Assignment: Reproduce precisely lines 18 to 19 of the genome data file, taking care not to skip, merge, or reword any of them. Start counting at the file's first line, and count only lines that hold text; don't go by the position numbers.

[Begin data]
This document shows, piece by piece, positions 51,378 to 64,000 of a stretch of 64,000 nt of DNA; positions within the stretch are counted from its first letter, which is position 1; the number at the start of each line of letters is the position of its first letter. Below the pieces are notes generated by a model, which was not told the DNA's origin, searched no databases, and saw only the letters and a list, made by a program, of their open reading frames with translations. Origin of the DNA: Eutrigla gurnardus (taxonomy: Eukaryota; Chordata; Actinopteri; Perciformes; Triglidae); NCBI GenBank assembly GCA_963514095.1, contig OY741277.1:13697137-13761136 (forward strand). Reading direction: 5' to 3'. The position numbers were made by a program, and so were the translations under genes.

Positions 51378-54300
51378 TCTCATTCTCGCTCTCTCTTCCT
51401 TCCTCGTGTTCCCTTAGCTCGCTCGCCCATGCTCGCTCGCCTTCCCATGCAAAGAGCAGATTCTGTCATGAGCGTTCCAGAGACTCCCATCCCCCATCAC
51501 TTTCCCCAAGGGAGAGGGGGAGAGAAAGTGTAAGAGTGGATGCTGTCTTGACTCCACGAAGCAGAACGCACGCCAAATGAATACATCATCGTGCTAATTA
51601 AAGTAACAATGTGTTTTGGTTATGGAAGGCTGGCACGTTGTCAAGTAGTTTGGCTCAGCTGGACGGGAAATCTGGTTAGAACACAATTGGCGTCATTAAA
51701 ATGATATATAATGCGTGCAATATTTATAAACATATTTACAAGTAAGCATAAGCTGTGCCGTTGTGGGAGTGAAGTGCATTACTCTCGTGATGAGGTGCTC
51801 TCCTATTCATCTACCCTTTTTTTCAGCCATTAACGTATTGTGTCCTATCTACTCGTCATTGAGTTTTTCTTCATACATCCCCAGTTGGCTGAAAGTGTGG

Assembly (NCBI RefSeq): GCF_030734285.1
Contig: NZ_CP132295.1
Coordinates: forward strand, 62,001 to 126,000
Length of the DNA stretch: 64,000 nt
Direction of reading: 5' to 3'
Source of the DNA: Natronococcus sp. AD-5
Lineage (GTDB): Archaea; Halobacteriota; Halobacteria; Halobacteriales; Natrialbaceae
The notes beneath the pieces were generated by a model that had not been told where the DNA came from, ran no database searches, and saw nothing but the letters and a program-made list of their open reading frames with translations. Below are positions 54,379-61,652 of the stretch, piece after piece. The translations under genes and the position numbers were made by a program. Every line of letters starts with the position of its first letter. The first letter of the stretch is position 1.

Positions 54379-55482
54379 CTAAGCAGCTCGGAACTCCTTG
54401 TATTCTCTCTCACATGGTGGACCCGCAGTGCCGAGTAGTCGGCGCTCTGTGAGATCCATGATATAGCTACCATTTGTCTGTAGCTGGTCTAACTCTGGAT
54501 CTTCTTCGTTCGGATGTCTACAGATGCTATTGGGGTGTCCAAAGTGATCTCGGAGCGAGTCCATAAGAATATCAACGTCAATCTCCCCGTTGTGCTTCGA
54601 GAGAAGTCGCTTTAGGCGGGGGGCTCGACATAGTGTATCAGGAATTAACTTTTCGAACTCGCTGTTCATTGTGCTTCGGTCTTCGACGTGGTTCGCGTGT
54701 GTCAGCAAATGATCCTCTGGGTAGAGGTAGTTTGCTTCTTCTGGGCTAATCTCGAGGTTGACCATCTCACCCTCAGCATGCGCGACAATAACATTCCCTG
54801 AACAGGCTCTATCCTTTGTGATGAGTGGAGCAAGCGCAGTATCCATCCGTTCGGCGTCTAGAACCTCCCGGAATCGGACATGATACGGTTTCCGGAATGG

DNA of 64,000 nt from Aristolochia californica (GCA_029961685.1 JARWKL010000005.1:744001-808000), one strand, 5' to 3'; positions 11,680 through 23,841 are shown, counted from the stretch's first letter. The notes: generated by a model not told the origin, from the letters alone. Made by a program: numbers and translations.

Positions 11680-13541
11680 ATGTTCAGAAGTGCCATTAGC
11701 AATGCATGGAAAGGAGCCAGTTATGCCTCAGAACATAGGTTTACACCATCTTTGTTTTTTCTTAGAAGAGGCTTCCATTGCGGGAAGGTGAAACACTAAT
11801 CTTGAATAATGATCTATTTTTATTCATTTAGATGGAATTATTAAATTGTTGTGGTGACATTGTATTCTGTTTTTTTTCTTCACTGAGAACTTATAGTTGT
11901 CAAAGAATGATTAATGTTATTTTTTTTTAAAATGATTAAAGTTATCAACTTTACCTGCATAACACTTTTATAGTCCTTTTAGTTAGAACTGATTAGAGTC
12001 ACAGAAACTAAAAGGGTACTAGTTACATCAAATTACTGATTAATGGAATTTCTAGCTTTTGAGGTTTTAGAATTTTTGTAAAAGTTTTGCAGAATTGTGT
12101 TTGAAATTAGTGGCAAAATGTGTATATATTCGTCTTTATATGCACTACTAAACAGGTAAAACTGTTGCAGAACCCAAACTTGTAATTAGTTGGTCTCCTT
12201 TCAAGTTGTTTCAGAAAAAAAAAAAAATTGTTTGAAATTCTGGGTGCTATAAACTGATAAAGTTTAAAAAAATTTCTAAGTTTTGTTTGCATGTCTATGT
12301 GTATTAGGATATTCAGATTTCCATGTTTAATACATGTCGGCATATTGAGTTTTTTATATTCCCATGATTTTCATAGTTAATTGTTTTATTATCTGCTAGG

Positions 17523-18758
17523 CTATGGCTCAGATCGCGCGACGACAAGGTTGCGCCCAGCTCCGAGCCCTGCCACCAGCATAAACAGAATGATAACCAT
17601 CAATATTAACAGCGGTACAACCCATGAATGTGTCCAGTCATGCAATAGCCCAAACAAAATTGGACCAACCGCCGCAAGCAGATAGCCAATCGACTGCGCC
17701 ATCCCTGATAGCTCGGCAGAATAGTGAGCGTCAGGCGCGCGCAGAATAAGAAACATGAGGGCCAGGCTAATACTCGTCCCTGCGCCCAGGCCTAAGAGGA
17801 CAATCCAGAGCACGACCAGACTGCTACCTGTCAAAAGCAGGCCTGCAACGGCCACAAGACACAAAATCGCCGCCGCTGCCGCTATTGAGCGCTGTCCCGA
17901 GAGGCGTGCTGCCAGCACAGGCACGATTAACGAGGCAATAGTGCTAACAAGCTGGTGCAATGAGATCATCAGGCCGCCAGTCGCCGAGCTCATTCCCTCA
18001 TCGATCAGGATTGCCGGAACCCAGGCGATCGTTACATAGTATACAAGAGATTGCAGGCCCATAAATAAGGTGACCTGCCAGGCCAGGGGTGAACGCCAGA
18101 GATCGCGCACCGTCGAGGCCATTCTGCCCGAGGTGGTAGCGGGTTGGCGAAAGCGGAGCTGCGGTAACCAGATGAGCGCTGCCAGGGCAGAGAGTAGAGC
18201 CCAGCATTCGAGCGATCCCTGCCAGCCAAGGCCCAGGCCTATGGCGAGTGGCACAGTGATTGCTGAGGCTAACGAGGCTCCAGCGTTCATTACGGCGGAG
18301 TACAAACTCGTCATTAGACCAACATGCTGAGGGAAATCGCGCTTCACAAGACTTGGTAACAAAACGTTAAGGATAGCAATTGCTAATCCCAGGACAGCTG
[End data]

54379 CTAAGCAGCTCGGAACTCCTTG
54401 TATTCTCTCTCACATGGTGGACCCGCAGTGCCGAGTAGTCGGCGCTCTGTGAGATCCATGATATAGCTACCATTTGTCTGTAGCTGGTCTAACTCTGGAT